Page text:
Graham Potter has revealed he has never even attended a Champions League match ahead of taking charge of Chelsea for the first time.
Potter’s Chelsea debut will also double as his Champions League bow, when the Blues host RB Salzburg at Stamford Bridge on Wednesday.
And the 47-year-old admitted the closest he has come to Europe’s top-tier club competition until now has been to watch the action on TV.
Potter branded his switch from Brighton to Chelsea last week as a “whirlwind”, as the English coach replaced Thomas Tuchel at the Stamford Bridge helm.
New Chelsea owners Todd Boehly and Behdad Eghbali opted to unseat Tuchel after a 100-day review of their embryonic Blues tenure, with Potter handed a five-year contract and staunch, long-term backing.
Potter admitted the opportunity was too compelling to pass up, with the Solihull-born coach impressed by Chelsea’s new owners.
Asked if he had even attended a Champions League match before, Potter replied: “Off the top of my head, I don’t think I have.
“But it’s a good time for me to get into the dugout.
“My experiences in the Champions League are just at supporter level.
“But obviously I’ve experienced the Europa League with Ostersund, winning at Galatasaray and getting through the group stage.
“Wherever we would start it would be a heck of an introduction, wherever we start it’s going to be brilliant, so why not start here?
“You have to look at the tradition, the quality, size and ambition of the club here. It’s a completely different challenge from the one I had at Brighton.
“I had three fantastic years there, but I’m very thankful to the owners here for putting their trust in me.”
Chelsea sacked Tuchel on Wednesday last week, the morning after a chastening 1-0 Champions League loss at Dinamo Zagreb.
Popular German boss Tuchel’s departure was not linked directly to results, with Chelsea’s new owners wanting to move in a new strategic direction.
Boehly and Eghbali are confident of working with Potter in the long-run, and are understood to respect his man-management and people skills.
Potter was named as Chelsea boss on Thursday afternoon, with The Queen’s subsequent death clearly overshadowing his appointment.
Potter led Brighton to a 5-2 win over Leicester in his final Seagulls match on September 4, with the former Ostersund boss admitting the last few days had flown by.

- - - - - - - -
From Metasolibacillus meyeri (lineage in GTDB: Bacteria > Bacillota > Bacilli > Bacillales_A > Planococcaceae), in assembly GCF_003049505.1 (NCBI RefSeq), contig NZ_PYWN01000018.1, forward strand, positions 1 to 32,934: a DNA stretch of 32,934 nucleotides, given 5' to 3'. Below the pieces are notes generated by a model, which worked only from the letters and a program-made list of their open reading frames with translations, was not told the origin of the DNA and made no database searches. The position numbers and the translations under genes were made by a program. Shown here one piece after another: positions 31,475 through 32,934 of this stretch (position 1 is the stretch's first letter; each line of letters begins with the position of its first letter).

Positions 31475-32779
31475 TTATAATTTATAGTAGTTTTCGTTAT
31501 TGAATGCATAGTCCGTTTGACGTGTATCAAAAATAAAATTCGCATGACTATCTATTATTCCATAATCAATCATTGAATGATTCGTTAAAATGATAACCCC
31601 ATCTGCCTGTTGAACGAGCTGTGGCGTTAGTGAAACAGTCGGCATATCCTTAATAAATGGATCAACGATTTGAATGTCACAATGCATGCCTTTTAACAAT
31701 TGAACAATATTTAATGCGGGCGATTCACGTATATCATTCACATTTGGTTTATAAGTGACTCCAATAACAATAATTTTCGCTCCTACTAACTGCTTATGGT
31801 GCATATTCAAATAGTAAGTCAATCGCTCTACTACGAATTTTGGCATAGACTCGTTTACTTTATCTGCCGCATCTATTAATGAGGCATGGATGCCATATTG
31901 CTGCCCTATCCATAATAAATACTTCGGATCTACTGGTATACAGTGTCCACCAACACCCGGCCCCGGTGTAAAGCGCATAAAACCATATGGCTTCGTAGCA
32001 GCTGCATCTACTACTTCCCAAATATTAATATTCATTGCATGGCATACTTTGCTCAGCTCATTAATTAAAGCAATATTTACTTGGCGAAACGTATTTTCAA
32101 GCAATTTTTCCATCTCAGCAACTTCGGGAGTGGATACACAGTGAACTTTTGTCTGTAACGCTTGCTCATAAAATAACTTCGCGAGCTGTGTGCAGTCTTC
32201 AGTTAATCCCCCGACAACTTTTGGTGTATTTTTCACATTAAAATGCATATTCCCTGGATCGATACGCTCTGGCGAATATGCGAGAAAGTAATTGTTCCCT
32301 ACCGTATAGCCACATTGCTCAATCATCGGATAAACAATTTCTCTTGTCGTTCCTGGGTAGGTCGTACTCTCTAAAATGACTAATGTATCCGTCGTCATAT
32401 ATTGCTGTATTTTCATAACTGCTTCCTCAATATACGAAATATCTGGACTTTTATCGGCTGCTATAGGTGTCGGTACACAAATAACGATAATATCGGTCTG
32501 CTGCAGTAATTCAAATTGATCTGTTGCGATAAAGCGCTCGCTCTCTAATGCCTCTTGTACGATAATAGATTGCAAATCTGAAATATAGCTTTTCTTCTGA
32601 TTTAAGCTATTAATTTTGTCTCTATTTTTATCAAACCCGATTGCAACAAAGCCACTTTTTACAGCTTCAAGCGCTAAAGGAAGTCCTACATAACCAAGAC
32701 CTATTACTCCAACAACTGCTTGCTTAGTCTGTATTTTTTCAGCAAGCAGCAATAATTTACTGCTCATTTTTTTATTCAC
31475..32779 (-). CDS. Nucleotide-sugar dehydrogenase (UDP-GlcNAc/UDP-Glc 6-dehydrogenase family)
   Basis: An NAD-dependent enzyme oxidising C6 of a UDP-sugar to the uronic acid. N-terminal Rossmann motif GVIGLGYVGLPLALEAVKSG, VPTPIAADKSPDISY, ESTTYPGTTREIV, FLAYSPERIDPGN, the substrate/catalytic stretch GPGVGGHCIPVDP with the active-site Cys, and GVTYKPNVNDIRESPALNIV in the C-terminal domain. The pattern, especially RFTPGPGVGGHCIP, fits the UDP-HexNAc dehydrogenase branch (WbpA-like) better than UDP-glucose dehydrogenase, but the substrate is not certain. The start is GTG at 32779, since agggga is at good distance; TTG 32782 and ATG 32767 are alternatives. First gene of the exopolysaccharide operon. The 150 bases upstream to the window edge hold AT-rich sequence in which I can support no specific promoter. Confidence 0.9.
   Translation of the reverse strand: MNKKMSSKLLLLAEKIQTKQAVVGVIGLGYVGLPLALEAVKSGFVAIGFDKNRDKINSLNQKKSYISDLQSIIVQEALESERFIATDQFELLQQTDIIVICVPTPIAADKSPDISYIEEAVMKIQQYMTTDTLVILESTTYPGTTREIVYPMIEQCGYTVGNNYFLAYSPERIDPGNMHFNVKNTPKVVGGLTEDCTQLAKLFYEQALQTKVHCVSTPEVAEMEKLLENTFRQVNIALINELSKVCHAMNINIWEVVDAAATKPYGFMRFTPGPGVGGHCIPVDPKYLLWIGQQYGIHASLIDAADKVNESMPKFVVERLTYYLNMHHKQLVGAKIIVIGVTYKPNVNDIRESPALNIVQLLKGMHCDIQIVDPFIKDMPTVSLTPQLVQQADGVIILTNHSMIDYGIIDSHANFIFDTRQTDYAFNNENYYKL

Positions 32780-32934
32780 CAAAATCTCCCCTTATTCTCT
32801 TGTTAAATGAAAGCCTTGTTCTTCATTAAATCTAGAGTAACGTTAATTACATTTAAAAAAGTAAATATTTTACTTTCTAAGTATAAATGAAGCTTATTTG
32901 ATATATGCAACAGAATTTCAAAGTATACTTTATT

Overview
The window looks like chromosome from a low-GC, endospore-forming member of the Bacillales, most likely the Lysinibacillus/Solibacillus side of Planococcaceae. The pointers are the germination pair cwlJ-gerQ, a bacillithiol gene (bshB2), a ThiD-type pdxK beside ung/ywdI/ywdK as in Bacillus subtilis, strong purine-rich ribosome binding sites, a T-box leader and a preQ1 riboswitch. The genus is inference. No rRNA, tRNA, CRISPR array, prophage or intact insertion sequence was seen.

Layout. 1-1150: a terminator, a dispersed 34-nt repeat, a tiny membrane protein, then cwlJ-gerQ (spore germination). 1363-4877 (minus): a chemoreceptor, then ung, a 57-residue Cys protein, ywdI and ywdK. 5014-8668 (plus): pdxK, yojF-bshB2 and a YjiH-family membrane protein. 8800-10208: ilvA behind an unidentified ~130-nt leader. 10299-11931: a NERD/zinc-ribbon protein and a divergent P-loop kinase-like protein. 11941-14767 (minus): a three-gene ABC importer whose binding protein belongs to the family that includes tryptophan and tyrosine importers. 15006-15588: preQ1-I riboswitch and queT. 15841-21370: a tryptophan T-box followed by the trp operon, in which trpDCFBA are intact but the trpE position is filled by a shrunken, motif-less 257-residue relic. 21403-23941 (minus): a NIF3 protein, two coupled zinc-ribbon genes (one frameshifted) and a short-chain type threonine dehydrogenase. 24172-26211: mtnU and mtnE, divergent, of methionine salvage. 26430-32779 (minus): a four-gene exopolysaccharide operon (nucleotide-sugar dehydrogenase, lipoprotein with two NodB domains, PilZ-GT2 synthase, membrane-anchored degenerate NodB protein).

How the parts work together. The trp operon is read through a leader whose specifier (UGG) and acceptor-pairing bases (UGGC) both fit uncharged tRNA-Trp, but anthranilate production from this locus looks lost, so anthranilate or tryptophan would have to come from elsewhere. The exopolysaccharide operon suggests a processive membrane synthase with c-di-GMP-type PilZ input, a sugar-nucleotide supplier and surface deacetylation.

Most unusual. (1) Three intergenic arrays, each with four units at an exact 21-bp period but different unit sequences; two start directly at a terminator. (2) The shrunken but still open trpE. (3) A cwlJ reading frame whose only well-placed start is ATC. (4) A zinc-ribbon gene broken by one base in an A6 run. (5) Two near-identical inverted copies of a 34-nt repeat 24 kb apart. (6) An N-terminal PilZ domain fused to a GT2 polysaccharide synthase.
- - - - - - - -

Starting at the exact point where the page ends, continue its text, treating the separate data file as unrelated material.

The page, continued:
“It’s nine days but it feels like nine weeks or nine months,” said Potter. “The beauty of football is that you never know what’s around the corner.
“Everything’s happened very quickly, with a lot of intense conversations.
“Chelsea’s owners are good people, intelligent people who want to achieve something here.
“It’s a really exciting project and they have some big ideas about how to take the club forward. It felt really positive.
“It’s been a whirlwind, getting to know people, leaving Brighton, learning about the players. So far it’s been really, really positive.
“It was one of those days where in 20, 30, 40 years’ time, everyone will know where they were when it happened. And that will be easy for me to answer that’s for sure. It was a seismic day for me on loads of levels.
“Without sounding silly, I was the main news I guess, then I didn’t become the news at all.
“When The Queen passed away, you started to think about your own life and for me it was childhood memories of my mum and dad, with a lot of those revolving around royal events. It just shows what a constant she has been.”
Potter overhauled Ostersund’s entire set-up, driving a small club from Sweden’s fourth tier to the Europa League between 2011 to 2018.
The new Blues boss might be unproven at the very top level, but insisted there is no greater risk in accepting the Stamford Bridge challenge than when he headed out to Sweden.
“If we walk across the road, there’s a risk – that’s what life is,” said Potter.
“I left England aged 30 and I went to a club that had sacked the manager every year for four years.
“I left a secure job and my wife left her business.
“Now I’m here 17 years later and I think I’ve taken careful steps with my career.
“Life’s about going outside your comfort zone, taking responsibility and believing there’s more to us than is here now.
“When I went to Sweden I was working in in the ninth tier of English football. There was the bottom, a few more levels, then there was me. I didn’t ever have a plan to be sitting at a level like this.
“But while ambition is good, responsibility is better. And my responsibility is to do my absolute best at every level.”
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